The grease from frying donuts and nicotine from the days when smoking in restaurants was commonplace is gone and now a scene of Apponaug from the early 1900s looks as bright as it did when painted for the nation’s bicentennial.
But the mural is no longer in a coffee shop. It is on the wall of the City Clerk’s office in City Hall, not far from where it’s three sections were stored for decades.
The mystery of the mural has still not been solved and maybe no one will ever learn who painted it or how it happened to end up with the city.
What is known is that the mural has been the source for lots of speculation and, thanks to Amie Hannon Boesch and Roy Collins, it’s together again and brought back to life.
Collins learned of the mural from a friend who brought a Warwick Beacon story to his attention. The story recounted the efforts of city archivist Jan Marshall to identify the artist and determine the date it was painted, necessary in order to gain a grant to have it restored. At the time, restoration was estimated at about $3,500.
Collins, who is director of Vagabond Portfolios of Chepachet, said on Tuesday that he waited and waited, but nobody came forward to claim they had done the work or offered to restore it.
“After a couple of months I decided to do it for free,” he said.
“You mean, ‘She decided to do it,’” Boesch said, referring to herself.
Boesch was trained in historic preservation at Roger Williams University and did an apprenticeship with Collins. She did the restoration and Collins picked up the cost of materials.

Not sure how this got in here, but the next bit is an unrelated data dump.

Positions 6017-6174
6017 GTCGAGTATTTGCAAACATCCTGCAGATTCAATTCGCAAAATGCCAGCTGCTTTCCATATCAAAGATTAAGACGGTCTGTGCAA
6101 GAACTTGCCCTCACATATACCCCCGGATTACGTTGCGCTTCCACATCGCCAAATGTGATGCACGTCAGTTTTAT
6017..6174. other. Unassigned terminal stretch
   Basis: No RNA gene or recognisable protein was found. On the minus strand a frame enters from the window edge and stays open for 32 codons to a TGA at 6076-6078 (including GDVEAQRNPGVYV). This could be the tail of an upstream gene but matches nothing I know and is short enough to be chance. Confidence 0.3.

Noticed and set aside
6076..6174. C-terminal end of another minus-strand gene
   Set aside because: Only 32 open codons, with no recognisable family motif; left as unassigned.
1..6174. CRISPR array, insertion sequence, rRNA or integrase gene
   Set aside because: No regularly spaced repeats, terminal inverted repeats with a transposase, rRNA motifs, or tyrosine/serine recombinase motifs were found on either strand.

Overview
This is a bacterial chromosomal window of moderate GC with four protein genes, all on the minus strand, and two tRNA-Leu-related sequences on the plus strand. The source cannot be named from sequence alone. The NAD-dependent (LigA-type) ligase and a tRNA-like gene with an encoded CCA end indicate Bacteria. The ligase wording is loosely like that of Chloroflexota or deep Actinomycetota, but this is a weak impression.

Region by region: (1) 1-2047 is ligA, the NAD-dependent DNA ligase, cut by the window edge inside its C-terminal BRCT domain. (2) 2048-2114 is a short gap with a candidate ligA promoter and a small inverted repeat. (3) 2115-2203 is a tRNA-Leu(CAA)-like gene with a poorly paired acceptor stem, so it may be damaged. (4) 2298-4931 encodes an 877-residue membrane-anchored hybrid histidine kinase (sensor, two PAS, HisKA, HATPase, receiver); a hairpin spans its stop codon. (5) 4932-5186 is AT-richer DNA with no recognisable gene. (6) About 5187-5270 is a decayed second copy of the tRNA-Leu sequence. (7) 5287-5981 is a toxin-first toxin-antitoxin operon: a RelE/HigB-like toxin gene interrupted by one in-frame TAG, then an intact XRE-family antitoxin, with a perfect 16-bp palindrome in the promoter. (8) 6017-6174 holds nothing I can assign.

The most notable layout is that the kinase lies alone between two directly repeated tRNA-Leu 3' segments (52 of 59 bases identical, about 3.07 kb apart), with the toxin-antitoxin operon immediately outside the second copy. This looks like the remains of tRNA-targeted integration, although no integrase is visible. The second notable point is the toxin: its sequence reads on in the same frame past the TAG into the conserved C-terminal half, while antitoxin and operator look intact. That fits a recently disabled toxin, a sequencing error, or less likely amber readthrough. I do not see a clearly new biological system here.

Soon after the Beacon published a story on the mural about a year ago, Mike Ferrante called to report it was painted around 1976 and had been displayed at the Mr. Donut coffee shop not far from Apponaug Four Corners, where Walgreen’s is today. Ferrante remembers helping remove the mural when the coffee shop was sold, but he couldn’t come up with a name for the artist.
Suggestions came from several people, including City Historian Henry Brown. He thought the artist was Cay Epstein, who had painted other murals in the city, but, now living in Texas, Epstein said she hadn’t painted it.
Boesch glued the fabric-backed vinyl wallpaper onto a board, carefully aligning the seams of each painted panel so they are barely visible. She painstakingly went about cleaning years of grime from the painting. Doing a six-inch square of the 12-by-8-foot mural took more than an hour’s work. She started the process in April and the completed mural was delivered to City Hall earlier this week.
Mayor Scott Avedisian thanked Boesch and Collins for their contribution and presented them with citations.
As the assembly looked at the mural, Boesch pointed out where one of the panels was narrower than the others. Had a missing part contained the signature of the artist? Might it have been connected to a fourth panel?
There weren’t any answers. But most agree there could be more to this picture than meets the eye.